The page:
Health care battle: Senate conservatives begin negotiations

As the Senate health care bill continues to be opposed by a seemingly growing number of Republican senators, conservatives worked through the weekend with Senate leadership to offer alternatives to the controversial legislative text.

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After voicing their disapproval of the bill on Friday through a joint statement, Senators Ted Cruz (R-Texas) Ron Johnson (R-Wis.), Mike Lee (R-Utah) and Rand Paul (R-Ky.) have opened up negotiations with Senate leadership, including Mitch McConnell (R-Ky.), and are proposing significant changes to the legislative text in the hopes they can vote “yes” on a bill that they don’t believe does enough to repeal and replace the Affordable Care Act, FOX Business has learned.

Sergio Gor, a spokesman for Rand Paul, confirmed to FOX Business that the four opponents to the bill are working with leadership on altering the discussion draft in the hope that they can come to an agreement.

One of the concerns the group has goes back to the debate on whether health insurance companies should be required to provide coverage for people who fall under the title one section of the Affordable Care Act, which includes individuals with pre-existing conditions, according to sources familiar with the matter.

Similar to the House health care bill, the American Health Care Act, conservative senators are proposing that states should be given the option to waive Title One coverage in the hope that insurance companies would be able to save money and become unshackled from government regulations, according to those close to the discussions. The House passed their ObamaCare replacement bill in May after months of negotiations.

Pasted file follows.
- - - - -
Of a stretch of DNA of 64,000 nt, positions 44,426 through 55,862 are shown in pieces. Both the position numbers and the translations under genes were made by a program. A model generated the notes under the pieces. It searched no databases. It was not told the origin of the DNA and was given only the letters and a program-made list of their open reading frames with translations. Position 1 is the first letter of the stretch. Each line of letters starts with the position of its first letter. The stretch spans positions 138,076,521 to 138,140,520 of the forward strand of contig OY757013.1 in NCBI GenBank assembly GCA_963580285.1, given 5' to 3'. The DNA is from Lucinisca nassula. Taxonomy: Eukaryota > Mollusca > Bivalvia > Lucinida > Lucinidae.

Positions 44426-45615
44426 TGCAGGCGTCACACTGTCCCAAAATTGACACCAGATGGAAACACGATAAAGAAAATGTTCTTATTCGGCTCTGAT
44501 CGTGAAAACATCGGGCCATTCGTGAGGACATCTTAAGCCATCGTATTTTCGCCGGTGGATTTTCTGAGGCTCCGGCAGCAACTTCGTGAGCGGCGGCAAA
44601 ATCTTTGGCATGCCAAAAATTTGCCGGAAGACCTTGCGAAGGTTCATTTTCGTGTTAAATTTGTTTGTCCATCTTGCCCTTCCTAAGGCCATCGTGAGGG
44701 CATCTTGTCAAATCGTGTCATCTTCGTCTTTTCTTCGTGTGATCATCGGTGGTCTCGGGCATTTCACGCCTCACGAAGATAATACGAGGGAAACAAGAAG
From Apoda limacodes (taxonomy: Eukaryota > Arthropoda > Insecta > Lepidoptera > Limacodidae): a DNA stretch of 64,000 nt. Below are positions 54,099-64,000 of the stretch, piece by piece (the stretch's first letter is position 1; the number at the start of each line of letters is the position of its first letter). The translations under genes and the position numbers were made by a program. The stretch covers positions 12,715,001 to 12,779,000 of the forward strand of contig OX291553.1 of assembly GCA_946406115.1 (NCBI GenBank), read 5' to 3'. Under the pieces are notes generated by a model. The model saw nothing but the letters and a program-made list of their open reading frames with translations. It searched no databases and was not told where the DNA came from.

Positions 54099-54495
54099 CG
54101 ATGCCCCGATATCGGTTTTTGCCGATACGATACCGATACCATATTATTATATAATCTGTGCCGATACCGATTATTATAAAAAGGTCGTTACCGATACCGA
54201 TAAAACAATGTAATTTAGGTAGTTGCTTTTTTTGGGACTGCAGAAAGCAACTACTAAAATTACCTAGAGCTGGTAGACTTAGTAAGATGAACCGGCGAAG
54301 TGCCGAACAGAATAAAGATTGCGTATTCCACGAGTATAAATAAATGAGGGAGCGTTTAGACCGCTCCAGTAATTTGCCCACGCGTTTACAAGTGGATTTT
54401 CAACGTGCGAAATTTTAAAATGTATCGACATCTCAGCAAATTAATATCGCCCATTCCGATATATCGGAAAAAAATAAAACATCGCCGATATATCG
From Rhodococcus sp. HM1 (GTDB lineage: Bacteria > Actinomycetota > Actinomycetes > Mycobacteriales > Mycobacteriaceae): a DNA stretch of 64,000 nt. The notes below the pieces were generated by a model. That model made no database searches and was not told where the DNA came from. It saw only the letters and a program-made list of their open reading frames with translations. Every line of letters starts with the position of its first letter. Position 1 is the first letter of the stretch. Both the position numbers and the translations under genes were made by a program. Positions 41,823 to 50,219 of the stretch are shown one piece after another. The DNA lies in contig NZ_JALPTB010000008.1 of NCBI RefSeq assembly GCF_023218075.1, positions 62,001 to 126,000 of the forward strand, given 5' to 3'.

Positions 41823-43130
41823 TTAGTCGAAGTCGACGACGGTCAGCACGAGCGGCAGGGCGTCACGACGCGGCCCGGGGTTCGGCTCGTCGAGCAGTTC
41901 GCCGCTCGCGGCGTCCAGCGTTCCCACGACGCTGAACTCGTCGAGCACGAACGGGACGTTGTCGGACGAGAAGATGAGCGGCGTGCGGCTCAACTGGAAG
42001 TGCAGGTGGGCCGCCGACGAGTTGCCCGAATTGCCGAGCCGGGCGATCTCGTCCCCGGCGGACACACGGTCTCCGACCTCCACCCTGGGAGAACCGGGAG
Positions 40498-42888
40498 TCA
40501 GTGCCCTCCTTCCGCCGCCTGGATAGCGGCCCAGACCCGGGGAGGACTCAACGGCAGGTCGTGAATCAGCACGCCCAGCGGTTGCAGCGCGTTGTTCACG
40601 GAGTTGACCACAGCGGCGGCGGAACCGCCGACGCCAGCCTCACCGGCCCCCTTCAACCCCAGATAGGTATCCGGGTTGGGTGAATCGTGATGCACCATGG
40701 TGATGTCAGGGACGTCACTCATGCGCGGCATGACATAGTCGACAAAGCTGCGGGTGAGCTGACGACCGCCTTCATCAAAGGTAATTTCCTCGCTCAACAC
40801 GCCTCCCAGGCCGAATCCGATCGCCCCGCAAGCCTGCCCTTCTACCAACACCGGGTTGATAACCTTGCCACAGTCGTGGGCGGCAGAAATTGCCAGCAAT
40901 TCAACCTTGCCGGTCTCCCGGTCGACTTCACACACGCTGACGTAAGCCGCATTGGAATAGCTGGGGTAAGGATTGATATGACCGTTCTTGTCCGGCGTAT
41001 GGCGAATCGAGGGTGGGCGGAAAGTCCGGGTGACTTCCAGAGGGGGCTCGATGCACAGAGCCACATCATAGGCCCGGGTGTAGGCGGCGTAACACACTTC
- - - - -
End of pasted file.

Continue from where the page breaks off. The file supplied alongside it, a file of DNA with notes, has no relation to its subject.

With 52 seats in the Senate, leadership is going to need the support of at least two of the four conservative members if they intend to pass their new health care legislation by the July 4 deadline. There are currently five Republicans against the bill with the recent addition of Dean Heller (R-Nev.), who acknowledged on Friday he would not vote for the bill in its current form.

A spokesman for Mike Lee had no comment but did not deny the conservative senators working together and referred to Lee’s op-ed posted on his website, where he specifically asks for “the bill be amended to include an opt-out provision, for states or even just for individuals.” Lee also notes he would not vote the bill in its current form.

A spokesman for McConnell also didn’t deny conversations with the four conservative senators, telling FOX Business “Senate Leadership has been engaged with the entire Conference.”

A spokesman for Cruz did not return calls for comment, and a spokesman for Johnson had no comment.

The bill in its current form has concerned others within the Republican conference due to the phasing out of Medicaid funds and, similar to the House bill, putting the Medicaid program on a budget by winding down the open-ended entitlement.

Susan Collins, (R-Maine), addressed her concerns with the bill's cuts to Medicaid on ABC on Sunday.

“I’m very concerned about the cost of insurance for older people with serious chronic illnesses, and the impact of the Medicaid cuts on our state governments,” Collins said.

Until Monday, President Trump’s administration didn’t appear to be directly involved in the discussions on the Senate's health care bill. However, that changed when White House Press Secretary Sean Spicer told reporters at his daily press briefing that Trump had “positive” discussions with several Republican senators over the weekend, including two who are working directly with Senate leadership, Rand Paul and Ted Cruz.